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Old 10-02-2005, 12:15 AM   #1
longtex
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Dude, Where's My Touchscreen?


Are you using a touchscreen?

Which one? What computer? Any particular application?
 
Old 10-03-2005, 06:49 AM   #2
maroonbaboon
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I guess not many people are using touchscreens. But I was curious and did some searching. The Touchscreen HOWTO

http://www.tldp.org/HOWTO/XFree86-To...een-HOWTO.html

is probably a bit out of date, and covers only serial devices. The current kernel lists

Compaq iPAQ H3600 (Bitsy) touchscreen
Corgi touchscreen (for Sharp SL-C7xx)
Gunze AHL-51S touchscreen
Elo serial touchscreens
MicroTouch serial touchscreens
ICS MicroClock MK712 touchscreen
HP Jornada 680/690 touchscreen

as supported. Maybe most interesting are the 12 projects listed on freshmeat

http://freshmeat.net/search/?q=touch...&Go.x=0&Go.y=0

which cover some USB devices also.
 
Old 10-03-2005, 09:41 AM   #3
longtex
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Quote:
Originally posted by maroonbaboon
I guess not many people are using touchscreens.


Sure looks that way, but how about you - are YOU using a touchscreen?

Quote:
But I was curious and did some searching. The Touchscreen HOWTO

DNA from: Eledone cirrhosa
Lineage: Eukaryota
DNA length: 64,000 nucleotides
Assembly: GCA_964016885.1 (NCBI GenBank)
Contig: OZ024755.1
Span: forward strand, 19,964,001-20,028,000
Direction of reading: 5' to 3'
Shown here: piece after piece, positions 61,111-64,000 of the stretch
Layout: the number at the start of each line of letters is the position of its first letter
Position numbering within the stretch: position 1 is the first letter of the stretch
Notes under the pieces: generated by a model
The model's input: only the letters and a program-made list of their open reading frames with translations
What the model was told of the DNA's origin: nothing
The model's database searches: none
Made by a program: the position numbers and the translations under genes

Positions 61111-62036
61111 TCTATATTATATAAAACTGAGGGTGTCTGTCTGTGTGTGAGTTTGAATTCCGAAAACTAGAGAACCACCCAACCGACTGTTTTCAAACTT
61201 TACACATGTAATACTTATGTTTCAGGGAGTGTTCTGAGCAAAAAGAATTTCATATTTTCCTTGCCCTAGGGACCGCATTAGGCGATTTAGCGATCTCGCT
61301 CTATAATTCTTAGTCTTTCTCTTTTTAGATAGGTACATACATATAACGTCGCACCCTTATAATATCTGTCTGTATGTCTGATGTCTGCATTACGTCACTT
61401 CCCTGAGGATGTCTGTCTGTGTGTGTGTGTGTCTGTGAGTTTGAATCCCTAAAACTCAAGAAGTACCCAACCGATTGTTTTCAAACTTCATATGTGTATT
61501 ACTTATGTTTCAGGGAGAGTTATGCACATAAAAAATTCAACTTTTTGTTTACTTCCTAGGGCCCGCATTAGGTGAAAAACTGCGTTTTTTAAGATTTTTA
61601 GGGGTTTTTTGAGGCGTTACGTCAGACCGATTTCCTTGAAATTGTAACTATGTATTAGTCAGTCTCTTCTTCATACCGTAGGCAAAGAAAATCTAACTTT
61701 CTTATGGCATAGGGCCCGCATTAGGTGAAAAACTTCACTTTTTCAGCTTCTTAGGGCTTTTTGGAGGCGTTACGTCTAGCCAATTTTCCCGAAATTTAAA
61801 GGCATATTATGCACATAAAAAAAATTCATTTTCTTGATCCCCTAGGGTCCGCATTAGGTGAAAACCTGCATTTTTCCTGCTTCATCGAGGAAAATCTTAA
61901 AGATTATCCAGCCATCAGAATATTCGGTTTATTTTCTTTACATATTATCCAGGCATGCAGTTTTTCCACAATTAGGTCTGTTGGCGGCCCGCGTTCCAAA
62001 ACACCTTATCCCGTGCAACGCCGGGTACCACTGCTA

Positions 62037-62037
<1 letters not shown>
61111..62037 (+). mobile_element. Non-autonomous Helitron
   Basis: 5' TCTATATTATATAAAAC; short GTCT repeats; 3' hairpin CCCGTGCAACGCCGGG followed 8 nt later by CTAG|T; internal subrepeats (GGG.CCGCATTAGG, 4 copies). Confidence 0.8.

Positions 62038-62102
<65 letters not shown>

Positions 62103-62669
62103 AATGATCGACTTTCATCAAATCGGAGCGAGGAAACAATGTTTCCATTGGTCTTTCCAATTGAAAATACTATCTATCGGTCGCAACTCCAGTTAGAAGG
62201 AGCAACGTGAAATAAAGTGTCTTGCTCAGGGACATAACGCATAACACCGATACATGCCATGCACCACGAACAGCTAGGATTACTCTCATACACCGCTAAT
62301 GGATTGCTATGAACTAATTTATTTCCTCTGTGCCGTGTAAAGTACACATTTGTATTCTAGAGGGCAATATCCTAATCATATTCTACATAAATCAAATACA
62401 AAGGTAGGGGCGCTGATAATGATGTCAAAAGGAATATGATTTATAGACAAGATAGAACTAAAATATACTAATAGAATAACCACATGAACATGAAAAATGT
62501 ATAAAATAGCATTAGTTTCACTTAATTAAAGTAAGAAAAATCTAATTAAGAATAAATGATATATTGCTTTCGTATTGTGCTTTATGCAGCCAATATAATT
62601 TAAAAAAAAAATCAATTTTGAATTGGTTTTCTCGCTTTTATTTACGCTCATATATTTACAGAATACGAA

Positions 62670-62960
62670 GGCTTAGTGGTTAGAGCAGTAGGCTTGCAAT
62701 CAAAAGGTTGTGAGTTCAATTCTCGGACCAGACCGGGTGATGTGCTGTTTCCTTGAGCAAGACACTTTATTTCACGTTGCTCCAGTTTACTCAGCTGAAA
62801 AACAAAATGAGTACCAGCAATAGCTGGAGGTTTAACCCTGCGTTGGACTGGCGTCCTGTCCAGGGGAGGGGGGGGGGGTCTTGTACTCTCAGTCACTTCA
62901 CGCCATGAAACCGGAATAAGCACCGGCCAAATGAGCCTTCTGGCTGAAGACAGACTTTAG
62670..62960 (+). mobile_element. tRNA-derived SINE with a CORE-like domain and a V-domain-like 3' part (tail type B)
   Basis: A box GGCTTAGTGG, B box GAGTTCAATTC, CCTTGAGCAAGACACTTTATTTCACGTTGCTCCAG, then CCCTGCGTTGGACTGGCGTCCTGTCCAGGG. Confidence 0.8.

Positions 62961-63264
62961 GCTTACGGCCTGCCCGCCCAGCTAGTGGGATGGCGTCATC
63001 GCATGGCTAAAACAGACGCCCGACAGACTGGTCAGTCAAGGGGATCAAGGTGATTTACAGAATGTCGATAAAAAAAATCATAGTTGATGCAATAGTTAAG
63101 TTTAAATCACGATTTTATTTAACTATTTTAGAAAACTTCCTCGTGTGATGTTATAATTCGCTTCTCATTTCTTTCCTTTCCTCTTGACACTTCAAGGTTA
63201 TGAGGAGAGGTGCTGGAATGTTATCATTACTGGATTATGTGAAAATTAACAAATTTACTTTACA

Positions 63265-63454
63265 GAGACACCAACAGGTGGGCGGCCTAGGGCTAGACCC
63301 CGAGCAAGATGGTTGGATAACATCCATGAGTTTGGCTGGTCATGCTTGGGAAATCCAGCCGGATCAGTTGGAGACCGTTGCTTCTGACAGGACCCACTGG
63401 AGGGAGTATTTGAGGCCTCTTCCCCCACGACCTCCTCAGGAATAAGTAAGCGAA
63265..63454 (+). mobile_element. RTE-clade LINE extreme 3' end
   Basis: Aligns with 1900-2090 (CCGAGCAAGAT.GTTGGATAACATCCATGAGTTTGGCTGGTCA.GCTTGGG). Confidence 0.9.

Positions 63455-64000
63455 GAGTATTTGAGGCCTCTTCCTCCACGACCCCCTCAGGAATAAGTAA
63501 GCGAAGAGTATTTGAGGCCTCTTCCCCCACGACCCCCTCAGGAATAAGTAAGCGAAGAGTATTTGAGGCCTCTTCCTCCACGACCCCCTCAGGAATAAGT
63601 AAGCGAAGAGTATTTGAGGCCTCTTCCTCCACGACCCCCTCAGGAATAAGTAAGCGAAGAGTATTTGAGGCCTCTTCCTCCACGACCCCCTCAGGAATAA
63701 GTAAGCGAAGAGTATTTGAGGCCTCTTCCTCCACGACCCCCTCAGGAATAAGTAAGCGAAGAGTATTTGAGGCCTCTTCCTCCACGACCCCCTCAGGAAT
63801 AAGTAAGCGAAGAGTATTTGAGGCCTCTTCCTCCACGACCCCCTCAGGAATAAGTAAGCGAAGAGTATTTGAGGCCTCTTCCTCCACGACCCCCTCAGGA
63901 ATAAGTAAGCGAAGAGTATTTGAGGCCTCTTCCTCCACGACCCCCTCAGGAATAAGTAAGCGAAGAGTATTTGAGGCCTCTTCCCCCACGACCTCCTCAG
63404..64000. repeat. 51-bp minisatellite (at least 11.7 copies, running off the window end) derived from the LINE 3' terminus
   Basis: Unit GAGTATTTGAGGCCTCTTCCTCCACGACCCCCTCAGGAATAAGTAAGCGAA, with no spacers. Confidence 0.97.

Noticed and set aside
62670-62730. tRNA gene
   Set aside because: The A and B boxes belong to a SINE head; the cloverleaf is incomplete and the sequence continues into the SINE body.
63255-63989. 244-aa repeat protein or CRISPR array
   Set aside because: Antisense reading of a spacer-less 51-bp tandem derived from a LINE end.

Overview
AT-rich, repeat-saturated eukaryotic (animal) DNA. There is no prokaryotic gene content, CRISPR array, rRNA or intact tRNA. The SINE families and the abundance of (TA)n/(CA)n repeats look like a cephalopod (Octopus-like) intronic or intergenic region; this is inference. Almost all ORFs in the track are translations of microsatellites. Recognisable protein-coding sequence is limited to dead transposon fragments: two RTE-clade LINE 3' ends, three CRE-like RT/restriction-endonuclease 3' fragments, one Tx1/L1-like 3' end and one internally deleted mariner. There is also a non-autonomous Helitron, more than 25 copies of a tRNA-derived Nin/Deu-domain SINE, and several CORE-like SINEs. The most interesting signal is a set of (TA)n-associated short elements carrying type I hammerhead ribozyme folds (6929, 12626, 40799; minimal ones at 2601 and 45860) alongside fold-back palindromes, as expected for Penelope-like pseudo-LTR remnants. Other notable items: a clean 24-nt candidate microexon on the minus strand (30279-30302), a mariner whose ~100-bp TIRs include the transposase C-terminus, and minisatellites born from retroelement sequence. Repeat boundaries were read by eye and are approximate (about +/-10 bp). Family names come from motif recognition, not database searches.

http://www.tldp.org/HOWTO/XFree86-To...een-HOWTO.html

is probably a bit out of date, and covers only serial devices. The current kernel lists

Compaq iPAQ H3600 (Bitsy) touchscreen
Corgi touchscreen (for Sharp SL-C7xx)
Gunze AHL-51S touchscreen
Elo serial touchscreens
MicroTouch serial touchscreens
ICS MicroClock MK712 touchscreen
HP Jornada 680/690 touchscreen

as supported. Maybe most interesting are the 12 projects listed on freshmeat

http://freshmeat.net/search/?q=touch...&Go.x=0&Go.y=0

which cover some USB devices also.
You're right, the RS232 interfaces are kind of dated - it's getting harder to walk into a store and buy a computer with a RS232 port on it at all, although there are some USB-to-RS232 converter cables available.

I just wanted to see if any forum members actually use touchscreens, and if so, for what? But it appears that either no one's doing it, or they don't want to talk about it!